Global Care is seeking donations to support its project in Chipinge, Zimbabwe in light of the recent devastation caused by Cyclone Idai.
News reports show that parts of Southern Africa have been left devastated in the wake of Cyclone Idai, which swept through Mozambique, Malawi and Zimbabwe. Hundreds of people have been killed, and thousands more are affected. In spite of the cyclone hitting over a week ago, the risk of flooding is severe, as it continues to rain. We are particularly concerned about our project in Chipinge, Zimbabwe, just over the border from Mozambique.
Global Care has supported the Houtberg ChildCare Centre in Chipinge, eastern Zimbabwe, for over 20 years, through two decades of economic and political turmoil. Our Centre and the surrounding area has now been affected by Cylone Idai, particularly through flood damage. The centre currently supports 22 orphaned or abandoned children.
There has been no loss of life, for which we thank God. However the latrines have been damaged beyond repair by flooding, and the maize, bean and vegetable harvests have been destroyed by high winds and flood waters. The maize harvest, in particular, is a great loss, as it contributed significantly to delivering greater self-sufficiency for the centre. Harvests across the region have been destroyed, meaning food will shortly become scarce and prices will rise significantly.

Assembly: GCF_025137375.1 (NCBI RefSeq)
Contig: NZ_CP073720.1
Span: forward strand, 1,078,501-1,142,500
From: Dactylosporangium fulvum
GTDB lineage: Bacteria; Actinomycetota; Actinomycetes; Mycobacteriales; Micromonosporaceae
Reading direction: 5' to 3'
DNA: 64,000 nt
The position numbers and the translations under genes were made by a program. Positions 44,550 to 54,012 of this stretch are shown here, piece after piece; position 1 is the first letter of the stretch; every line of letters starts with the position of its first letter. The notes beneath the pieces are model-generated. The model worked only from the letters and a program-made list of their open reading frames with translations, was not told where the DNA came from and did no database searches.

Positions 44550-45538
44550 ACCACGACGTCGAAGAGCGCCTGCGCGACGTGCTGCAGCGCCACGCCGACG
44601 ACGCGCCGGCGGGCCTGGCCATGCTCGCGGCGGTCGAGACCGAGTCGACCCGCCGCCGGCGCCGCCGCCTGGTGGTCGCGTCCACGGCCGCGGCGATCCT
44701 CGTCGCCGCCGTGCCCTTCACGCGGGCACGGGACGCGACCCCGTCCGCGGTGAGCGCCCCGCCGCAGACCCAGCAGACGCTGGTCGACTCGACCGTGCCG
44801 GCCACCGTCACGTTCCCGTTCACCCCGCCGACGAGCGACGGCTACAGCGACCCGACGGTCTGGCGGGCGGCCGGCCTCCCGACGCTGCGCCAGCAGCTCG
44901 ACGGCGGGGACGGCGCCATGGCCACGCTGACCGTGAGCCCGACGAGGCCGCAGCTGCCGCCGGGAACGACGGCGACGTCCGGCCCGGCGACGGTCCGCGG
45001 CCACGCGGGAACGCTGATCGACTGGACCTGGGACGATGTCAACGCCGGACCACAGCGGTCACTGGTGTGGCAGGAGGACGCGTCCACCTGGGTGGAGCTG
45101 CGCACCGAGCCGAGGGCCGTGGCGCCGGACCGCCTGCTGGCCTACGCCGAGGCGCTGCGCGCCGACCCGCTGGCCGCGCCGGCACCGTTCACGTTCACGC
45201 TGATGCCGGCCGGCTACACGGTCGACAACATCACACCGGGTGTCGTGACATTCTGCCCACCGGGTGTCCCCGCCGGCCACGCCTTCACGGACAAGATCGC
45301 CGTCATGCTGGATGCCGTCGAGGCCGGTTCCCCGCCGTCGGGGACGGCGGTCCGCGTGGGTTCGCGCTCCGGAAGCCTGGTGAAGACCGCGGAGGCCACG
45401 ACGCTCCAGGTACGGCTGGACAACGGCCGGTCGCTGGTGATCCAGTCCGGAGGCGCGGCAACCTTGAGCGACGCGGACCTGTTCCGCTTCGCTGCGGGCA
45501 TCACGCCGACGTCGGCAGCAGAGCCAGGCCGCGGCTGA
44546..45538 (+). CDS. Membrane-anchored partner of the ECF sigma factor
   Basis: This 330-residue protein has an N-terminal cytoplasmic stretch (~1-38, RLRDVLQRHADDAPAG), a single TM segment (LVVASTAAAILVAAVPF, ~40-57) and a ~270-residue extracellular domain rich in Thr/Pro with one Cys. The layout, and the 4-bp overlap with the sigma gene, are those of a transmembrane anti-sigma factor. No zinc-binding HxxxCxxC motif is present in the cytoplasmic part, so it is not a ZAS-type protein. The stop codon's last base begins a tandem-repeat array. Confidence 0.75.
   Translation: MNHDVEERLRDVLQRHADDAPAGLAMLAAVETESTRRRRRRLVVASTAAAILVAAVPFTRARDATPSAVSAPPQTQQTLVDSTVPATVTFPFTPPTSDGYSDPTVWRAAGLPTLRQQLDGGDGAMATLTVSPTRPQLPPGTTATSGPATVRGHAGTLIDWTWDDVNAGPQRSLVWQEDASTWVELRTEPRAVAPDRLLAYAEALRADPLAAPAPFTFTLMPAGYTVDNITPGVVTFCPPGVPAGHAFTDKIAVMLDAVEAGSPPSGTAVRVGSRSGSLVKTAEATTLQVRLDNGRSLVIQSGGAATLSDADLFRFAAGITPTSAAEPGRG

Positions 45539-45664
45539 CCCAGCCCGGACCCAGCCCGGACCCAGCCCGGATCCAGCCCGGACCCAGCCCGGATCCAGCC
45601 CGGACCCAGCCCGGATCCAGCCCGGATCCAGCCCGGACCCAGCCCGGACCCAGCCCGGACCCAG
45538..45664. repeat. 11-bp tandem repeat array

The site is also without power. There are two protected water sources, and we are hoping and praying that they are not contaminated, but we do not yet have this information. Without power the pumps do not work, water cannot be accessed for use or for testing. Without power the food in the fridges and freezers, including the chickens bred and killed for sale, have rotted.
We are also awaiting detailed information from our partners about the impact of the cyclone in the wider community around the home. Generally, the story is similar – with flood damage to property and loss of vital crops.
Our partner Pastor Mishack reports there is a high risk of disease from sanitation problems and large amounts of stagnant water, which may breed mosquitos and therefore malaria. He adds: “Most of the aid donated locally is directed to Chimanimani district which was affected more than our district. Since the disaster affected almost the whole country it is hard to think that the government and local donations will manage the problem.”
CEO John White said: “We are very grateful that our children and partners have escaped intact, however the situation is not yet over, and there are challenges to overcome. As an immediate response we need to build new toilets, as this is a sanitation hazard, and support the home and community with feeding needs. We would be very grateful for any donations which enable us to do this quickly.
“In the months ahead we will need to rebuild the agricultural infrastructure which has been destroyed and replant the fields, but this will not be our immediate focus. Please join with us in prayer for the affected countries, and for our team and the children in this situation, and please give generously if you are able.”